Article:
Similarly, at the trial of Murphy Painter, former director of the State Office Alcohol and Tobacco Control (ATC), former OIG investigator Shane Evans testified that he merely “wrote down” what ATC employee Brant Thompson said to him regarding Painter’s being “manic depressive, out of control, and selectively enforcing alcohol statutes,” and admitted the OIG did zilch to corroborate Thompson’s assertions even though it was Thompson’s initial characterization that reportedly prompted Gov. Bobby’s firing of Painter. (Subsequent details later revealed Painter’s firing was steeped in the time-honored tradition of Louisiana politics as usual.) https://louisianavoice.com/2013/02/06/emerging-claims-lawsuits-could-transform-murphy-painter-from-predator-to-all-too-familiar-victim-of-jindal-reprisals/
A company called Comprehensive Business Solutions, with an address on Coursey Boulevard in Baton Rouge, was created by someone named Patterson Phelps of Mandeville in March of 2010, according to corporate records filed with the Secretary of State’s office.
That date was just prior to the Livingston Parish Council’s issuing invitations to bid on a lucrative contract for cleanup.
The only problem is there is no such business at the address given and in fact, never was, and no one has been able to ascertain who Patterson Phelps is, other than speculation that it was an alias for a member of the parish council who was attempting to obtain the contract for himself.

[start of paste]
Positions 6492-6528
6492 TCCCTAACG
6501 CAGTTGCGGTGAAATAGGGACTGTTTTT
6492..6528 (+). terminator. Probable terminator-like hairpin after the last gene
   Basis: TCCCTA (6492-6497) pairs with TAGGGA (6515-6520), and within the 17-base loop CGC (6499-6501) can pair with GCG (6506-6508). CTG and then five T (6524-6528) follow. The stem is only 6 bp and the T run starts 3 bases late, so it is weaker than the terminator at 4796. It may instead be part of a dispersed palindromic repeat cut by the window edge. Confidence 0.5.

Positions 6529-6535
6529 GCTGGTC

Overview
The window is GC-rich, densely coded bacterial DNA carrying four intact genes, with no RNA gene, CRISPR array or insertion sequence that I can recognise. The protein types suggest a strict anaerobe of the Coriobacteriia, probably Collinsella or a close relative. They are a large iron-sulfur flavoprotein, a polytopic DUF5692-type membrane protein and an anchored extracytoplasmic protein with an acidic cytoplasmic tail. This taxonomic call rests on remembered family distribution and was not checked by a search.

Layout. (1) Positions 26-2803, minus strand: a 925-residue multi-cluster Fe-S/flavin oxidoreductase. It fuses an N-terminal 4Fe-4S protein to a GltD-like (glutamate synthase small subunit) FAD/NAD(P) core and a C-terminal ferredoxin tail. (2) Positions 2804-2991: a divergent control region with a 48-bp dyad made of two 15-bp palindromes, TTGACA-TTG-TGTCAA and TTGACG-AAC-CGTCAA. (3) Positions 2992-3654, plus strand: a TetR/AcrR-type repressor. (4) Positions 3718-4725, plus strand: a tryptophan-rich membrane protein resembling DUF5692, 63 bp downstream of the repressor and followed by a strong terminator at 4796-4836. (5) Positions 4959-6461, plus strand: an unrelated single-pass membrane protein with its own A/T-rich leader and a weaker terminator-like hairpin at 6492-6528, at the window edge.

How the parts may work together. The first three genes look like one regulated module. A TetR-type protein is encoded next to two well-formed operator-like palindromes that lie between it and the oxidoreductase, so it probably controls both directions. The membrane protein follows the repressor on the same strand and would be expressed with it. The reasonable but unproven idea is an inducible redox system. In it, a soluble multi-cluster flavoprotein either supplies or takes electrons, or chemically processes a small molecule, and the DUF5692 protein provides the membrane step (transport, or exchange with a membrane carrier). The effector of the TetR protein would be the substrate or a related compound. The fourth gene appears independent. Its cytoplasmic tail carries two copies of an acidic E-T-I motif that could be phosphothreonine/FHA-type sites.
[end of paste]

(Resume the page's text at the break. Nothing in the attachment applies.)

A spokesperson for the Secretary of State said the corporate papers were filed electronically with payment made by credit card and that no records exist that would reveal who was actually responsible for creating the shell company.
The parish council did indicate it would instruct Perrilloux to conduct an investigation into the identity of the mystery person, but no results of any investigation, if it was ever conducted, have been made public.
Perrilloux, apparently fuming over Ricks’ ruling, said after the hearing that he would proceed with trial anyway and added, “Just because they wear a black robe doesn’t mean they know everything.” Legally, Perrilloux cannot proceed with a trial unless Ricks’ ruling is overturned by the First Circuit Court of Appeal or the Louisiana Supreme Court. He later said he would appeal the decision.
Brian Fairburn was Livingston Parish’s Emergency Manager and Coordinator for Homeland Security at the time Gustav struck. His job was to hire monitors who would oversee operations to ensure FEMA reimbursement eligibility.
Fairburn testified that Mike Grimmer, then-Livingston Parish President, indicated to him that he had grave concerns regarding some of the itemized charges on the FEMA project worksheet and likely would not sign off on it. When asked why, Fairburn indicated Grimmer told him, ‘“The costs are too high and we have permitting issues.’ (He) specifically told me we were taking kickbacks, that we were just out there creating work for these contractors to do.” When asked whom Grimmer asserted was taking kickbacks, Fairburn responded, “Jimmy McCoy (Councilman from District 2), and he included me as being in on it also.” Fairburn added that Grimmer, “tried to ruin McCoy,” and that he “wanted to show that there was trouble, corruption, and crime in the parish.” Fairburn also testified that he was terminated soon after the Gustav project but added that when Layton Ricks defeated Grimmer for parish president, he was rehired.